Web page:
I’m sure almost everybody can relate to how difficult it might be to lose a loved one, especially at a young age, or when you are at a relatively young age. Multiple members of the Pittsburgh Steelers roster had to battle through tragedy in their lives this past season, and that included rookie punter Pressley Harvin III.
Both his father and his grandmother were terminally ill, and they learned late in the season that his father had little time left. He ultimately passed away on Christmas morning, the day before a road game. While his father is no longer physical present with him, however, he continues to throw through the lessons he taught.
“I think the biggest thing mentally that I’ve found out about myself off the field was that it’s okay to not be okay sometimes”, he told reporters yesterday. “These last couple of weeks have been tough. When I first found the news out about my father, it was actually Christmas morning, and I was supposed to be traveling to Kansas City, but, I decided to go home, and that moment, in that car ride back…I took a second to reflect on what my dad told me”.
“The biggest thing he told me was, whenever the time goes when he’s not gonna be here anymore, was the handle my business and take care of my family”, he continued. “I think that’s the biggest thing that I learned during this season, is my life is different now, and I’m not home, and I have this job, but at the same time, you still have to handle your business outside of it”.
Harvin tended to his family at that time, mentioning that he had to drive 10 hours just to get back home because flights were canceled. He returned late the following week, but the Steelers opted to continue with Corliss Waitman, whom they signed to punt the previous week. But the rookie was back for the finale. Despite struggling, they stuck with him, and he played well in the postseason loss.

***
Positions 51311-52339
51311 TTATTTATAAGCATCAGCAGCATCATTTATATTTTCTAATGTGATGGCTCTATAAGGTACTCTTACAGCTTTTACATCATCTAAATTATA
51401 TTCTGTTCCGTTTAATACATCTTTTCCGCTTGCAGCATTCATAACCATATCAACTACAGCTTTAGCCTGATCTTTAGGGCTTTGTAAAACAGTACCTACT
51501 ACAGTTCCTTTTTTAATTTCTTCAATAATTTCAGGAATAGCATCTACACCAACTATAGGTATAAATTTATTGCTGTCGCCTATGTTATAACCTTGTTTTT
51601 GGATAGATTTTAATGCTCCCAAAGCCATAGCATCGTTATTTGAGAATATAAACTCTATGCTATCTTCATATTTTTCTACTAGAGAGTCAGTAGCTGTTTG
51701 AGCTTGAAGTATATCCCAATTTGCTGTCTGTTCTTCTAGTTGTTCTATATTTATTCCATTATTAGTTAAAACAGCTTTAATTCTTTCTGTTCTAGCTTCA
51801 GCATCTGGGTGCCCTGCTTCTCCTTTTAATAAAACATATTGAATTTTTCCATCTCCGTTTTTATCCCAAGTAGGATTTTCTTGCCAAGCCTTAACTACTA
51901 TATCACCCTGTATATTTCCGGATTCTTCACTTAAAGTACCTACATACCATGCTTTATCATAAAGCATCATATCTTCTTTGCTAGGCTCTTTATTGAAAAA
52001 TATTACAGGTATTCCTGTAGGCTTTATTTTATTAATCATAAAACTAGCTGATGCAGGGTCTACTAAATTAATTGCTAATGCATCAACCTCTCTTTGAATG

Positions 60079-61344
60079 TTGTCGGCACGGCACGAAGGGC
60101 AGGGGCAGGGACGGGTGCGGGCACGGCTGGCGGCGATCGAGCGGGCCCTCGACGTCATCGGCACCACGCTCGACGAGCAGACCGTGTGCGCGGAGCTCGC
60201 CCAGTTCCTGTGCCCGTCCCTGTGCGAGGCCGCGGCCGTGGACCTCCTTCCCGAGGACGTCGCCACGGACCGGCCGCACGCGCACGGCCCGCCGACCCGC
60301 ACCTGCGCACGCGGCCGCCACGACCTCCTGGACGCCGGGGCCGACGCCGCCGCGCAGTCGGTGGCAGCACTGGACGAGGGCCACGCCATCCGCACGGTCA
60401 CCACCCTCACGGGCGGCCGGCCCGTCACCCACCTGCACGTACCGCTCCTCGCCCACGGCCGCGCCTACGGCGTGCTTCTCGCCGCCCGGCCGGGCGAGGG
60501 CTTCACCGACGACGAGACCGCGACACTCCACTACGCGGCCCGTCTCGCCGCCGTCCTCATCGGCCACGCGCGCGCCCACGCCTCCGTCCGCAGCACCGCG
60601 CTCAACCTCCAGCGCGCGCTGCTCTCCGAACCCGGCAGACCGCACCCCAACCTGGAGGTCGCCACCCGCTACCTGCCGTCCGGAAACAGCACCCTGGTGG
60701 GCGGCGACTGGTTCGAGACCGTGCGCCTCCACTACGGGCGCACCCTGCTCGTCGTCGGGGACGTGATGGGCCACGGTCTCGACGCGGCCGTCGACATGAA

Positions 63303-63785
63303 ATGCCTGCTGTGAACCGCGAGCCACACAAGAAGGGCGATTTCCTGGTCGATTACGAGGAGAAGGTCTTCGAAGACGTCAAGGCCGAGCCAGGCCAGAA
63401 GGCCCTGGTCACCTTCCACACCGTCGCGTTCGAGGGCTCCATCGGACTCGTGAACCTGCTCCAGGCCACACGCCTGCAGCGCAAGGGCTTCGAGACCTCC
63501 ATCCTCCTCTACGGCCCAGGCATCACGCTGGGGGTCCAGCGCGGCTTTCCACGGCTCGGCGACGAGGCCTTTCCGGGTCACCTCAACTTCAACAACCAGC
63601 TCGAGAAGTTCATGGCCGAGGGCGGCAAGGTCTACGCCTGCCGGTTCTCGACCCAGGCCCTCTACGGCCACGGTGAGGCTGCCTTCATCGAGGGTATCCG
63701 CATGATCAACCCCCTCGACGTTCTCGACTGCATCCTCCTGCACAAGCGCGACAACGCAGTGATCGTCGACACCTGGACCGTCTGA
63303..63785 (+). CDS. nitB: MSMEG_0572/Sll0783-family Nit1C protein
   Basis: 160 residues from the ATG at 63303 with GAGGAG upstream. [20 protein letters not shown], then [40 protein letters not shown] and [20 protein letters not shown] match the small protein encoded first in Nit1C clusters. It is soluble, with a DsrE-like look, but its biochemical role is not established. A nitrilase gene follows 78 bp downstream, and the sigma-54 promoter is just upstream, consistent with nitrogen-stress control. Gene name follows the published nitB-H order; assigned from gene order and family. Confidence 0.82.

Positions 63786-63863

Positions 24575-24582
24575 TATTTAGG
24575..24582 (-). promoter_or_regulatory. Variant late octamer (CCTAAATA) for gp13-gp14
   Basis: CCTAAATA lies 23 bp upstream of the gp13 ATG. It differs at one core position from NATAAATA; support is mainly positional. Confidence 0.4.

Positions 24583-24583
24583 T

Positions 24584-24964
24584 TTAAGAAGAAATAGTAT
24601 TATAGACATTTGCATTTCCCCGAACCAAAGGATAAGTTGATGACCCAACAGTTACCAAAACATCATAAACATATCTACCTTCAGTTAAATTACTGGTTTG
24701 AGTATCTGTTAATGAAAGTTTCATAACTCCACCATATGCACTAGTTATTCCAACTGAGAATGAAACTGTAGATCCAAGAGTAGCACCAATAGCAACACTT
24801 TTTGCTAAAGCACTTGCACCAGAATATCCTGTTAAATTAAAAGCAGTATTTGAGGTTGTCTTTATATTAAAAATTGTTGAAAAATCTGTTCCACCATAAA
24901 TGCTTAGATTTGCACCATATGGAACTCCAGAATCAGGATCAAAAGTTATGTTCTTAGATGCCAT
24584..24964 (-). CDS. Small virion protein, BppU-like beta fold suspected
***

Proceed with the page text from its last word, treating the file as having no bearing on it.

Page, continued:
“He really showed me just by that small statement that he made, just to handle your business, it showed that you have to live almost two lives”, he said about what he took from his father’s aspiration for his son. “When you’re on the field or when you’re in the building, and outside of it. I was trying so hard to get both of those to come together. I finally realized when he said that that, sometimes you don’t have to have it come together. Sometimes you have to reflect back to your family, the ones that are closest to you, to give you that motivation during the year”.
He said that while he would speak to his family during the year, so much of it always revolved around his job, just because he was so focused on trying to do his job to the best of his abilities—and quite frankly, just to keep up.
“I never really focused on things outside of it and getting away from it a little bit, because this stuff can make you insane sometimes, especially with how long this season is”, Harvin said. “I feel like that’s the mental part, that was tougher as the season continued to go on, was, how can you get away from it a little bit to motivate yourself to get back? And that was the biggest thing that he taught me”.
Almost everybody wanted to see Harvin gone, or at least for Waitman to finish out the season. I for one and relieved that he had the opportunity to finish the season strong. He punted seven times in the postseason loss, averaging nearly 50 gross yards per punt. He still netted 40.8 yards, but one bad coverage play that allowed a 48-yard return made it look worse than it should have been. Take out that one return, on what was a perfectly fine punt that should have been covered better, and he grossed 46.5 yards on his six other punts.